LONDON: Cancer researchers in the UK are launching the world's first "Darwinian" drug development program to outperform cancer, becoming resistant to even the latest treatments, and reoccurring in many patients.
While not abandoning the search for the ultimate cure, the "anti-evolution" project will once again focus on transforming cancer into a drug-controllable disease for many years.
"The ability of cancer to adapt, evolve and become resistant is the cause of the vast majority of deaths from the disease and the biggest challenge we face in overcoming this disease." Paul Workman, Executive Director of the UK Cancer Research Center (ICR) – a charity and research organization that will lead the new cancer drug discovery center. According to Workman, the ICR is "trying to tackle the challenge of cancer development" by addressing its evolutionary process blocked.
The teams of the new center will initially focus on two possible ways to achieve this.
The first treatment, called "evolutionary herding," forces cancer cells to adapt to being very susceptible to a second drug, or to end up in an evolutionarily dead state.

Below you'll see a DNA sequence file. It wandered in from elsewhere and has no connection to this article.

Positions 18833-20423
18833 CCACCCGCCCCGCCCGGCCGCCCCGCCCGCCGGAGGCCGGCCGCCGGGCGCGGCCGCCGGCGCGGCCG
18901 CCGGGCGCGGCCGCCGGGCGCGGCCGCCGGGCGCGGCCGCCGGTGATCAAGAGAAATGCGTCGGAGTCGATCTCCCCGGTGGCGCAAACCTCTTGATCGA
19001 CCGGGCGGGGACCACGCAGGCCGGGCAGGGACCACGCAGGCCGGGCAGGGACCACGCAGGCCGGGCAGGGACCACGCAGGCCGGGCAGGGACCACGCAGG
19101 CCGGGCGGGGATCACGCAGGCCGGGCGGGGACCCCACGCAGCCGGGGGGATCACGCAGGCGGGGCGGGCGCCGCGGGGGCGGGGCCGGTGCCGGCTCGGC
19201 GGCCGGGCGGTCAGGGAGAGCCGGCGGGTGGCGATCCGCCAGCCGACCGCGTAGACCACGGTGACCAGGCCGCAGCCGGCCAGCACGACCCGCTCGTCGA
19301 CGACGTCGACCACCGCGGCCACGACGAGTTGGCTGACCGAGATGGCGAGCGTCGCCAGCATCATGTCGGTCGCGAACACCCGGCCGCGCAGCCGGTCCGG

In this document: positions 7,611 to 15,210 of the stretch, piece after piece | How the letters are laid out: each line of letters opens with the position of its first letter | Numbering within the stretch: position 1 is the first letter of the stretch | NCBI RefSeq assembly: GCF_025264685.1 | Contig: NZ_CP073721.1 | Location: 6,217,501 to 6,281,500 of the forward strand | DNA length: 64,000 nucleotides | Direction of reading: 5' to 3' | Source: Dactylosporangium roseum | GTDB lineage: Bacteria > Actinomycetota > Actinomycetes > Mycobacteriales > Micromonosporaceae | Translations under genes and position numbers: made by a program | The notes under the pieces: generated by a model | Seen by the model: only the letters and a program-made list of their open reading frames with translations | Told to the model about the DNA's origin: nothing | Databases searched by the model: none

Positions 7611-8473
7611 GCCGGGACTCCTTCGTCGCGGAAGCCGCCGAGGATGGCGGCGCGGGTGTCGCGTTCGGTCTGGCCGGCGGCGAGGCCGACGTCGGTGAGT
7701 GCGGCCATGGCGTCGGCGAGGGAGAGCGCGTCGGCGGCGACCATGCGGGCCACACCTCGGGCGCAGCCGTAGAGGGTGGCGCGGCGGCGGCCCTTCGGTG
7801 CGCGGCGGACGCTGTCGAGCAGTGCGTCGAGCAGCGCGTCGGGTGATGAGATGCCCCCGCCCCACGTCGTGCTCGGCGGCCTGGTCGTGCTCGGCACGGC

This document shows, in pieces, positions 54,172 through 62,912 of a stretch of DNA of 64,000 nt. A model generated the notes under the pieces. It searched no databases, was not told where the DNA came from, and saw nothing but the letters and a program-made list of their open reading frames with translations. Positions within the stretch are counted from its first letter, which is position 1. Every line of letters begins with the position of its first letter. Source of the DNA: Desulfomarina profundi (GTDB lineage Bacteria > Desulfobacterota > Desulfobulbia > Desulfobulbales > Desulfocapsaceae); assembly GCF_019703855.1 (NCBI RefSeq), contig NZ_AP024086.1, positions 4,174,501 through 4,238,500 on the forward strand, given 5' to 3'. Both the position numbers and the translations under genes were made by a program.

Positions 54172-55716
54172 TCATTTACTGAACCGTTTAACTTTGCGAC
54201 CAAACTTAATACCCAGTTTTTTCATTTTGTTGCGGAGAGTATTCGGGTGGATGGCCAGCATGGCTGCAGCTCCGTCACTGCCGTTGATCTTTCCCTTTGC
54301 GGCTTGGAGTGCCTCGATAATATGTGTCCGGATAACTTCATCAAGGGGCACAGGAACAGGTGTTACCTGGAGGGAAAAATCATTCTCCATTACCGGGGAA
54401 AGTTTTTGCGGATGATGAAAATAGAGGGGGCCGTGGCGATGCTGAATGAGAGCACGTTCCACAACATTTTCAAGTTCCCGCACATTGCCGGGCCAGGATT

The second is to investigate a possible new class of drugs that target the ability of cancer to develop and become resistant to treatment. These potential drugs are designed to block the action of molecules known as APOBECs, which are found in the body's immune system.
Researchers hope that a new class of APOBEC inhibitors could be developed and co-administered with targeted cancer therapies to keep cancer at bay According to Workman, combination therapies with several current or new therapies are also being investigated. Olivia Rossanese, a cancer drug discovery specialist who will lead the new center's biology team, said the idea was to build a global center of expertise in anti-evolutionary therapies so that scientists no longer have to "catch up" with cancer.
"This Darwinist approach to drug discovery offers us the best chance yet of conquering cancer," she said, "because we can predict what cancer will do next and stay one step ahead."
(Reporting by Kate Kelland, editor of Mark Heinrich)